Leaking Las Vegas

What happens in Vegas, stays in Vegas… apart from the water. As the following interactive chart from ProPublica shows, water usage in the greater Las Vegas region has more than doubled in the last 40 years and with the drought conditions, every reservoir is near record lows. Welcome To Las Vegas (while water supplies last).

Click here for large interactive version

Vegas Water History

1905    The Las Vegas Land and Water Company is formed to build and operate groundwater wells which the city then depended on for decades.

1922    The seven basin states sign the Colorado River Compact, estimating the river’s annual supply at 18 million acre-feet of water and dividing 15 million acre-feet between the northern and southern states. The river would eventually prove to flow with just 14.8 million acre-feet a year.

1941    A pipeline is constructed by Basic Management Inc., to take water from the Colorado River in Lake Mead and deliver it to Las Vegas for the first time.

1963    Supreme Court settles Arizona vs. California, deciding a key aspect of Western water law and allowing Arizona, Nevada and California to withdraw unlimited water from their tributary rivers without counting it against their share of the Colorado River, further straining the system’s supply.

1971    The first phase of construction on the Southern Nevada Water System is completed, enhancing Las Vegas’ reliance on the Colorado River for its water.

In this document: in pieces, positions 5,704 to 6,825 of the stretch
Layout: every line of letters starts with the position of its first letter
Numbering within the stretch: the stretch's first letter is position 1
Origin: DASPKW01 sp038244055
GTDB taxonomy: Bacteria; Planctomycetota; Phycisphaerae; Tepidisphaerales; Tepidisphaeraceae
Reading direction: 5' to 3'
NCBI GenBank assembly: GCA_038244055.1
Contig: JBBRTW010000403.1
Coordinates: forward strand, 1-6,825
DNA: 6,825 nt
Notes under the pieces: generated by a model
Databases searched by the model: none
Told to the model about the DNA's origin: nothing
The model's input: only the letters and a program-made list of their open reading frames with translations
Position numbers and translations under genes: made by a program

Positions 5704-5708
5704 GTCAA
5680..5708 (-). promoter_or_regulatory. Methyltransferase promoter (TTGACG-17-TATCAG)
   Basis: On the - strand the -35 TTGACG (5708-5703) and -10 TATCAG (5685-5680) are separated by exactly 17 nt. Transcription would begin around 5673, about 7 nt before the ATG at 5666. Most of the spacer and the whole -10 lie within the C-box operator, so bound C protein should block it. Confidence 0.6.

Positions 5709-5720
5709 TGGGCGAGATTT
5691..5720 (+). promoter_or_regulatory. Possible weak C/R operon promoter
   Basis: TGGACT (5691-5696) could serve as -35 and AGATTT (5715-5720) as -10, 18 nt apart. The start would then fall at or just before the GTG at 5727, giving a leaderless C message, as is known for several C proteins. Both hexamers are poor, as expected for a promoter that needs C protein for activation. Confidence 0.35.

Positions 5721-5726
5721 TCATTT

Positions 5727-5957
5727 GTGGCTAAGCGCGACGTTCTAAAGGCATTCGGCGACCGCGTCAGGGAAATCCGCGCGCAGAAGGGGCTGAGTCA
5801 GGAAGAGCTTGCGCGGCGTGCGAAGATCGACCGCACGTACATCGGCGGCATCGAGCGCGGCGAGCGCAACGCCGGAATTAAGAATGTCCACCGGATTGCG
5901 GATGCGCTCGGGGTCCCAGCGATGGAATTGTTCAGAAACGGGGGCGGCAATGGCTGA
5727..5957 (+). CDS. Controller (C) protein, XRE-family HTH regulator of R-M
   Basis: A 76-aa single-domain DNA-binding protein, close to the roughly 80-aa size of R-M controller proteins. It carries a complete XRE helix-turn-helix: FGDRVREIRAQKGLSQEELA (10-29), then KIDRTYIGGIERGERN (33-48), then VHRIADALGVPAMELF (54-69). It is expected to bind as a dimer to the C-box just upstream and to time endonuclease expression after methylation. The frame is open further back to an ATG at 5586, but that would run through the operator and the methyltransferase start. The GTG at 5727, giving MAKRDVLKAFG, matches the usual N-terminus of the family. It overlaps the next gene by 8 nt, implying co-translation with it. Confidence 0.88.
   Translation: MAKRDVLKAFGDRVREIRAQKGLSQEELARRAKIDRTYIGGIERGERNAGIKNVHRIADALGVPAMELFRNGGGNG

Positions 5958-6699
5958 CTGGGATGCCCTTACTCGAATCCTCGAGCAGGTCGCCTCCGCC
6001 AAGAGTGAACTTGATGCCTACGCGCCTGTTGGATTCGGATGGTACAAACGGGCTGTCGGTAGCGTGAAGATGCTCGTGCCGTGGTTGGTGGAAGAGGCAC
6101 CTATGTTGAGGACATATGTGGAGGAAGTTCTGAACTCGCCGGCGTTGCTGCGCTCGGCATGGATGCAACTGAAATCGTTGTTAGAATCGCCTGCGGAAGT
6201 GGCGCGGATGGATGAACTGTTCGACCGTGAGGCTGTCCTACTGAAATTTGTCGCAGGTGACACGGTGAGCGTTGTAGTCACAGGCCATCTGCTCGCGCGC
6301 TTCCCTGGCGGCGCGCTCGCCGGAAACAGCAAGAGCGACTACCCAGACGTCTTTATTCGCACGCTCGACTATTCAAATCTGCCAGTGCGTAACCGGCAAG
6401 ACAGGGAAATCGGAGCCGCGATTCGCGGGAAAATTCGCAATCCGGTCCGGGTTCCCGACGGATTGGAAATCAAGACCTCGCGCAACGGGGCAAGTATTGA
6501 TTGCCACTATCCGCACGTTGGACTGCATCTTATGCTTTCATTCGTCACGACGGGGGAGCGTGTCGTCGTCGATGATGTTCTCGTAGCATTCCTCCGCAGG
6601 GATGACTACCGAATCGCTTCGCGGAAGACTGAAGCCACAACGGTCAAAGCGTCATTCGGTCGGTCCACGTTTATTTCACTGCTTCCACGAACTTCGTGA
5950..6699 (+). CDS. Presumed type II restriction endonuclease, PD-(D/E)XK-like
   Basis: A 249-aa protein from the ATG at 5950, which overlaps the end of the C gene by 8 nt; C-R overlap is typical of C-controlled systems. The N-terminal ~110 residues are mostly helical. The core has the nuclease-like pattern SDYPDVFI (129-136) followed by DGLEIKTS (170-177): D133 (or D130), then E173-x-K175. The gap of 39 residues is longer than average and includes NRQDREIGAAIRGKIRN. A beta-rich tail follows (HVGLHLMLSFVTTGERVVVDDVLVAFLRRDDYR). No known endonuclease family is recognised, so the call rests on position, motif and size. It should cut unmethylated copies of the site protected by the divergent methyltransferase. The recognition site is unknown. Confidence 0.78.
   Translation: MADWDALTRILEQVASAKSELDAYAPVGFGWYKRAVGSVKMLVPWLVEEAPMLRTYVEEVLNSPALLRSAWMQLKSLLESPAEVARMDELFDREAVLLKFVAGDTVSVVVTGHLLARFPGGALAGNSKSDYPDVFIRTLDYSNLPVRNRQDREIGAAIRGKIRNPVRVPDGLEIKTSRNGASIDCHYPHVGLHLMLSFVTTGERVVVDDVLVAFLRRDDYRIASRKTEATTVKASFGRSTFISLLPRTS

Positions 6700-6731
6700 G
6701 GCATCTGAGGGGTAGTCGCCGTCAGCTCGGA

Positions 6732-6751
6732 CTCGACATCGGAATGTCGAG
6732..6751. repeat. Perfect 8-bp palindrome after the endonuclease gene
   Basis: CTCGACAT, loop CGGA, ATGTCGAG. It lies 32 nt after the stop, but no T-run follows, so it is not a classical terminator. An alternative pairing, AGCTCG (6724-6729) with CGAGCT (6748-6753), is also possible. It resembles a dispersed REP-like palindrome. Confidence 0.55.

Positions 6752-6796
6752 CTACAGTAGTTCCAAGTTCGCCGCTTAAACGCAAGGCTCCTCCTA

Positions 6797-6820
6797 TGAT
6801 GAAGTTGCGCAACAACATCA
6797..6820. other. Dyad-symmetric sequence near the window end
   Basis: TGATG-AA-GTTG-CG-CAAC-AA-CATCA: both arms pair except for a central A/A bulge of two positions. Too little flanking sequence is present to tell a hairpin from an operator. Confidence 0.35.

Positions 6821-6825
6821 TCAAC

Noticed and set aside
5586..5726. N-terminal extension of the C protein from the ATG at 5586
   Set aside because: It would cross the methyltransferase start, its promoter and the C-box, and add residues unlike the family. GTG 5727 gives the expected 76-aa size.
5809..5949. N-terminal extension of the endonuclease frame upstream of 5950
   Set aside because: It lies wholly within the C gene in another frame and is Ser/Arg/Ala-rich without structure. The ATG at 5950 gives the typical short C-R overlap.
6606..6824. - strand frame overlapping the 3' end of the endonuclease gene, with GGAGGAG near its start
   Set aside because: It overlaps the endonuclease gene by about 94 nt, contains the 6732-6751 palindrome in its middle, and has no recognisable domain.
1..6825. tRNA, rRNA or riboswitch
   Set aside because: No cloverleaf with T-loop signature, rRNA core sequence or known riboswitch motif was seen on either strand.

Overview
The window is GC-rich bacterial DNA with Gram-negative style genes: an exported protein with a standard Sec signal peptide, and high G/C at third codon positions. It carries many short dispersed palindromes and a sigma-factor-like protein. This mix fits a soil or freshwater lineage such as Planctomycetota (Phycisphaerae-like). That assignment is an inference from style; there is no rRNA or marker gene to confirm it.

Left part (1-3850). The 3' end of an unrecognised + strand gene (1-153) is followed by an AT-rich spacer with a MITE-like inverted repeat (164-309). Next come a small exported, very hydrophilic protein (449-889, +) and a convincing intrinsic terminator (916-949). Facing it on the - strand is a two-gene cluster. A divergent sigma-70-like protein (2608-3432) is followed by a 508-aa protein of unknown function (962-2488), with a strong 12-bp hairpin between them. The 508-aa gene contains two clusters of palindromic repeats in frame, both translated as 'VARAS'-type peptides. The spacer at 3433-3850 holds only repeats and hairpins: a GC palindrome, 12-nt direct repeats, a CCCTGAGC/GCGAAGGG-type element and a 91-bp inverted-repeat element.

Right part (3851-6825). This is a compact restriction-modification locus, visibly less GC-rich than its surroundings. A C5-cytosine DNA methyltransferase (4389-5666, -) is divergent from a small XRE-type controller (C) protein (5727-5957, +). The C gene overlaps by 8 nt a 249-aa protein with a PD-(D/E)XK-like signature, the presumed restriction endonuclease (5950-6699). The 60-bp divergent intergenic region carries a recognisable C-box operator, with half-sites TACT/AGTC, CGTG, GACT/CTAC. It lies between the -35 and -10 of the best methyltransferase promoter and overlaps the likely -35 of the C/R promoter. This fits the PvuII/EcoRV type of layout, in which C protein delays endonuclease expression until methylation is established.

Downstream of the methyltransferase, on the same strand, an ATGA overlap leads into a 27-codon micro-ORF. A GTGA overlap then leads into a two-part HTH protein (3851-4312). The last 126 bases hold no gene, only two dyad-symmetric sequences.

1990    Las Vegas’ daily water demand exceeds 300 million gallons per day.

1991    The Las Vegas Valley Water District receives a report warning the area will run out of water within five years. Pat Mulroy temporarily puts a moratorium on new building projects. Later that year the Southern Nevada Water Authority is formed, combining seven water districts in the Las Vegas Valley.

1999    Las Vegas’ maximum daily demand exceeds 400 million gallons.

2005    SNWA decides to build a third, lower intake tunnel from Lake Mead to ensure it can, as Mulroy said recently, “take the last drop” when water levels fall.

2014    Pat Mulroy retires after 26 years as Las Vegas’ top water official and having added significantly more water to the city’s annual supply. But the city is in its 15th year of drought, and the Water Authority projects its water demand will continue to rise beyond what the city is currently capable of providing.

Full article: Leaking Las Vegas (Zero Hedge)

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